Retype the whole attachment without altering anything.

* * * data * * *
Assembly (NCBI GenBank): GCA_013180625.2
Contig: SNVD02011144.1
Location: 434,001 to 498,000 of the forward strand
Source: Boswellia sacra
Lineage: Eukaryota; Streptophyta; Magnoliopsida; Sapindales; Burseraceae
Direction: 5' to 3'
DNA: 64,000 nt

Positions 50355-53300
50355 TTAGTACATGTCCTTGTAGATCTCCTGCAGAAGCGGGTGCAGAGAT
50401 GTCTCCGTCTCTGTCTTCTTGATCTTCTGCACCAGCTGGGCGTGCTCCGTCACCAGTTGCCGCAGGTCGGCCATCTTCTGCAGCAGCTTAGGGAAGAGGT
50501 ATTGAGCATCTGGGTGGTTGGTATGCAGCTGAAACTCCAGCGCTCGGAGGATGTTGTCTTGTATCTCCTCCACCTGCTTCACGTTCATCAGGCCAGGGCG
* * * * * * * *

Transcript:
Assembly (NCBI GenBank): GCA_013180625.2
Contig: SNVD02011144.1
Location: 434,001 to 498,000 of the forward strand
Source: Boswellia sacra
Lineage: Eukaryota; Streptophyta; Magnoliopsida; Sapindales; Burseraceae
Direction: 5' to 3'
DNA: 64,000 nt

Positions 50355-53300
50355 TTAGTACATGTCCTTGTAGATCTCCTGCAGAAGCGGGTGCAGAGAT
50401 GTCTCCGTCTCTGTCTTCTTGATCTTCTGCACCAGCTGGGCGTGCTCCGTCACCAGTTGCCGCAGGTCGGCCATCTTCTGCAGCAGCTTAGGGAAGAGGT
50501 ATTGAGCATCTGGGTGGTTGGTATGCAGCTGAAACTCCAGCGCTCGGAGGATGTTGTCTTGTATCTCCTCCACCTGCTTCACGTTCATCAGGCCAGGGCG